Certainly, the “trilogy” appears to be a discourse between the past, depicted as a land distant, but verdant, from which glorious gifts emanate, the emaciated lady of the arid present and, slightly left of centre, a mysterious figure traversing the desert, swathed in shadow. From the direction of that serpentine, oil-slick like shadow, we assume that it has, some time ago, travelled from the past, and is headed towards the brooding megaliths, bypassing the lady altogether. Is it “us,” moving, not towards a megalithic present, but rather, an arid future?
Indeed, why avoid an Annunciation that promises Salvation? The lady’s plucking of the desert flower from the head of Apollo, is a scene that reminds us of the Theotokos receiving a lily along with Good Tidings. Here, the Good Tidings of Salvation evidently refer to the rebirth of the ancient past. After all, the regeneration of the ancient world offers a solution to the cultural and malaise of the individual in society. As Percy Shelley declared of the Greek War of Independence: “the final triumph of the Greek cause,”should be viewed, “as a portion of the cause of civilisation and social improvement.” Viewed from this perspective, do we understand Dali’s vision as a contemplative, even mystical form of Hellenism existing apart from the various forms of political philhellenism, imbued with western liberalism? Must “we”, like the Holderlin’s Hyperion and Shelley’s Laon, both heroes of philhellenic texts written to celebrate the Greek Revolution, go through a spiritual withdrawal from the world to renew our souls and embrace the truth before preparing to take part in our own respective revolutions? Is Dali, in fact, actually depicting the progress of our preparatory sojourn within the wilderness?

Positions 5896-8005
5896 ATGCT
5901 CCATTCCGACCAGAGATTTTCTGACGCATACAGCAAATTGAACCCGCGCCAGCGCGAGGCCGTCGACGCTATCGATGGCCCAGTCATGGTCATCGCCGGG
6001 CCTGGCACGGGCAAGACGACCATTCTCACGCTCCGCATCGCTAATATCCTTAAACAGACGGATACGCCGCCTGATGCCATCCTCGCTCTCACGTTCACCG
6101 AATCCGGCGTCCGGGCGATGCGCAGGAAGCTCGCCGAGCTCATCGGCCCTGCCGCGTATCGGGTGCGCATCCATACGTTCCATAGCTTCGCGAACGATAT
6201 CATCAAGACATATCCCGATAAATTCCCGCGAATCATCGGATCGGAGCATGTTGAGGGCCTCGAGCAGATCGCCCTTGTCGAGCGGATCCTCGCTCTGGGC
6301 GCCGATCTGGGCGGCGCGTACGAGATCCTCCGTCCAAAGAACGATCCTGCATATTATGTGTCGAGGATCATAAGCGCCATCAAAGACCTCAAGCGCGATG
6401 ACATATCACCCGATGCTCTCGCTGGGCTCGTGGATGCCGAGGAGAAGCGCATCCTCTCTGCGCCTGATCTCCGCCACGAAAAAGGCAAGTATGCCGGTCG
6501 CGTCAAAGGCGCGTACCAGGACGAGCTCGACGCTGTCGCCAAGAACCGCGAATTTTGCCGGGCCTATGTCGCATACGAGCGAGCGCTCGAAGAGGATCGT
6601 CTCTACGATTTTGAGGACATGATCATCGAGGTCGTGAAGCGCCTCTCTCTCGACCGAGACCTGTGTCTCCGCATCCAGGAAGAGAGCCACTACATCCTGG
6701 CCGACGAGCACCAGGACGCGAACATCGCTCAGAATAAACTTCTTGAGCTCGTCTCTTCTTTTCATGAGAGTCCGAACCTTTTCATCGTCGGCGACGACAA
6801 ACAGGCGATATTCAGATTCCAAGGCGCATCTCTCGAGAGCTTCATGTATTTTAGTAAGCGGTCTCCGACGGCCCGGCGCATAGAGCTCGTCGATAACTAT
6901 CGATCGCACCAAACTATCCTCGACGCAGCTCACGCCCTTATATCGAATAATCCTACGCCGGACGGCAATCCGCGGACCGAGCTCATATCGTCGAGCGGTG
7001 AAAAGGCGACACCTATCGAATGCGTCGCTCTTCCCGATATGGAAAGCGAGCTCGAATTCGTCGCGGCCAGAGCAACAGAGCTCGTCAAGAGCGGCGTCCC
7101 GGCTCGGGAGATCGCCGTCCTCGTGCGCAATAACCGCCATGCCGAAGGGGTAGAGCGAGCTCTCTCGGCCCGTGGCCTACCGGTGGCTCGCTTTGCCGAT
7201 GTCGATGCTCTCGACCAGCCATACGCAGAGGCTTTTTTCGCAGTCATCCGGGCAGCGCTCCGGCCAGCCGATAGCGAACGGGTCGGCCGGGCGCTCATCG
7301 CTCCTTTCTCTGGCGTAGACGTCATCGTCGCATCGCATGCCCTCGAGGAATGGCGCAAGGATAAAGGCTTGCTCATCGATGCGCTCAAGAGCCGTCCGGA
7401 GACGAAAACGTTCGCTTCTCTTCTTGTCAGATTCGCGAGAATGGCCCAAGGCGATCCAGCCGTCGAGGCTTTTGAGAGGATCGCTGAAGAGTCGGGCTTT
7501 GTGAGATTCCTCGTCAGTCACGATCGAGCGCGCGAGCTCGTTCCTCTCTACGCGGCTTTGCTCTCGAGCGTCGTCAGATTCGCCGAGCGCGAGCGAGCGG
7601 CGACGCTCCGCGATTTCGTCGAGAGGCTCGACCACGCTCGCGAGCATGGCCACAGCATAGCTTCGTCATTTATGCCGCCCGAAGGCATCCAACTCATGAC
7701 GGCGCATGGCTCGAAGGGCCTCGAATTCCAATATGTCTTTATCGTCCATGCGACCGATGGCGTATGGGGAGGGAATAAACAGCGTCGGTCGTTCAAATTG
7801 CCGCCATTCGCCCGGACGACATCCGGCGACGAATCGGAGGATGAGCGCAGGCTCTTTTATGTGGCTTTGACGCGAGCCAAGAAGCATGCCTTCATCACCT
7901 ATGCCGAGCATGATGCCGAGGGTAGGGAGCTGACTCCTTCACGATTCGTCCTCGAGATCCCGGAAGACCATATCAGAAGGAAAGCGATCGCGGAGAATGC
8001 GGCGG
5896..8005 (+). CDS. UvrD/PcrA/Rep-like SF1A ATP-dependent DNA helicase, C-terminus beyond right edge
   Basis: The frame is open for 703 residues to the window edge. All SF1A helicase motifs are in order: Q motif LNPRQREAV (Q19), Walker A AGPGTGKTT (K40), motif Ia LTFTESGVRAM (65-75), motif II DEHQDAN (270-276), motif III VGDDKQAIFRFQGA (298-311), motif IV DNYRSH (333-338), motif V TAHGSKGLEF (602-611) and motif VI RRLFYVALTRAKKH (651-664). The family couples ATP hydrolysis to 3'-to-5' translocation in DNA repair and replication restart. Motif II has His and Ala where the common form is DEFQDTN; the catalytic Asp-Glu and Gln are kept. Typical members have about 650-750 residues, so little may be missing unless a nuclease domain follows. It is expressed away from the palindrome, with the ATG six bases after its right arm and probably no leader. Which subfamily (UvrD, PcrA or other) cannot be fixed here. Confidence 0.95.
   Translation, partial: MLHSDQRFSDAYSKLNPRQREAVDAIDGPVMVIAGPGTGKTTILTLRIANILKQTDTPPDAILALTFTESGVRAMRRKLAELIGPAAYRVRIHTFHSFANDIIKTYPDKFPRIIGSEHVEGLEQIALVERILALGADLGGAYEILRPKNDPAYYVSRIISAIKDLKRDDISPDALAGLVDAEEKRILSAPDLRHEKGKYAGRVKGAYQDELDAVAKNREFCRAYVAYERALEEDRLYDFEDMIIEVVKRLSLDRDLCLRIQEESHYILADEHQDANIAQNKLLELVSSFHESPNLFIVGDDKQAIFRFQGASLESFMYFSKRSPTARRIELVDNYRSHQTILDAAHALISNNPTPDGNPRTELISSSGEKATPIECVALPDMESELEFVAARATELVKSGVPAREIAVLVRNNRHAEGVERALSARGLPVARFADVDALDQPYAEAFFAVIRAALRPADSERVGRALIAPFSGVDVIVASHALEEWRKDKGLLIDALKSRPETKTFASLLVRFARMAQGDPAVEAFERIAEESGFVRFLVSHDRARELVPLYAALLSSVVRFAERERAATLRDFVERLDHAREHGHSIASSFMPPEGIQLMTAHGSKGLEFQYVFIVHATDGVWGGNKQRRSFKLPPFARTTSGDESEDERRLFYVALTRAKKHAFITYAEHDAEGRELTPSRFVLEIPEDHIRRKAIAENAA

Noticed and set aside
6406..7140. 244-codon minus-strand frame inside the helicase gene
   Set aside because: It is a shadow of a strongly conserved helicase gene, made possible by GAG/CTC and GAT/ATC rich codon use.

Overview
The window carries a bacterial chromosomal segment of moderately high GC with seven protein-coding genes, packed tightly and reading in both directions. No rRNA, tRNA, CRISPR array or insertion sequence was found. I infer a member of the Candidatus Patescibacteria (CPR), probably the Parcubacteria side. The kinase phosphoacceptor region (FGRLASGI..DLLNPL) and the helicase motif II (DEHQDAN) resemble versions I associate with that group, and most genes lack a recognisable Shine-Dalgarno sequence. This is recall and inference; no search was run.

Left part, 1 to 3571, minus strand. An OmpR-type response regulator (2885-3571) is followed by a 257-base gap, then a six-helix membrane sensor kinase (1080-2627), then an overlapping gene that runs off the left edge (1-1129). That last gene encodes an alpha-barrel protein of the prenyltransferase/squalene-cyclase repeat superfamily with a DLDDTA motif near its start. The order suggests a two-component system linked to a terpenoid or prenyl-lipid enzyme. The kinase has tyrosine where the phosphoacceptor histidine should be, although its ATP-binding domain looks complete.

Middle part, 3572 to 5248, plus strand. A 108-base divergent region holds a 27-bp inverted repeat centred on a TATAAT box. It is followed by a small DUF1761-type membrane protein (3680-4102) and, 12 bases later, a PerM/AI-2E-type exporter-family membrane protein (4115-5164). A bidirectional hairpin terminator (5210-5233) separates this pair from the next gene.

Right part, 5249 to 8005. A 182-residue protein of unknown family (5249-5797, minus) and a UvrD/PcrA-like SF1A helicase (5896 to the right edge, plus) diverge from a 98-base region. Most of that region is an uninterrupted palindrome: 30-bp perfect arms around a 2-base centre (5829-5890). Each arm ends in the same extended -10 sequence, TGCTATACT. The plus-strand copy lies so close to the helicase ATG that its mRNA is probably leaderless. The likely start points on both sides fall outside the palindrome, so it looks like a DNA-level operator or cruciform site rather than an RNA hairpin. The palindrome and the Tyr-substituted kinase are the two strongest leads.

If so, the revolution must be pictorial because the renewal and reformation of the individual soul precedes mass action and the evident is anathema to those who have undergone such spiritual transformation. In this enthralling manner, Dali thus seems to highlight the transient nature of ignorance and error and the eternity of genius and virtue.
Having emerged from that wilderness, the transformative nature of embracing and revivifying the Greek classical legacy appears to be full of promise. In his “Ode Pindarique à propos la guerre présente en Grèce" French philosopher Voltaire put in the mouth of Pallas Athena, his own hopes for the Greek struggle representing a new beginning for mankind:
“I want to revive Athens./ Let Homer sing your combats,/ Let the voice of a hundred Demosthenes/ Revive your hearts and your arms./ Come forth, be born again, lovable Arts,/… Take back again your antique brilliance.”
Yet the very nature of the “angelos,” bearing salvation is fraught with ambiguity. As much as the Apollo Belvedere is a symbol of perfection, he is also a cliché, one uncritically acclaimed and fervently championed by such leading lights of the Enlightenment as Wincklelmann, Goethe, Schiller and Byron, but ultimately rejected and criticised in the Romantic Era by such luminaries as Ruskin and Hazlitt. In 1969, art historian Kenneth Clark aptly summed up its place in modern culture: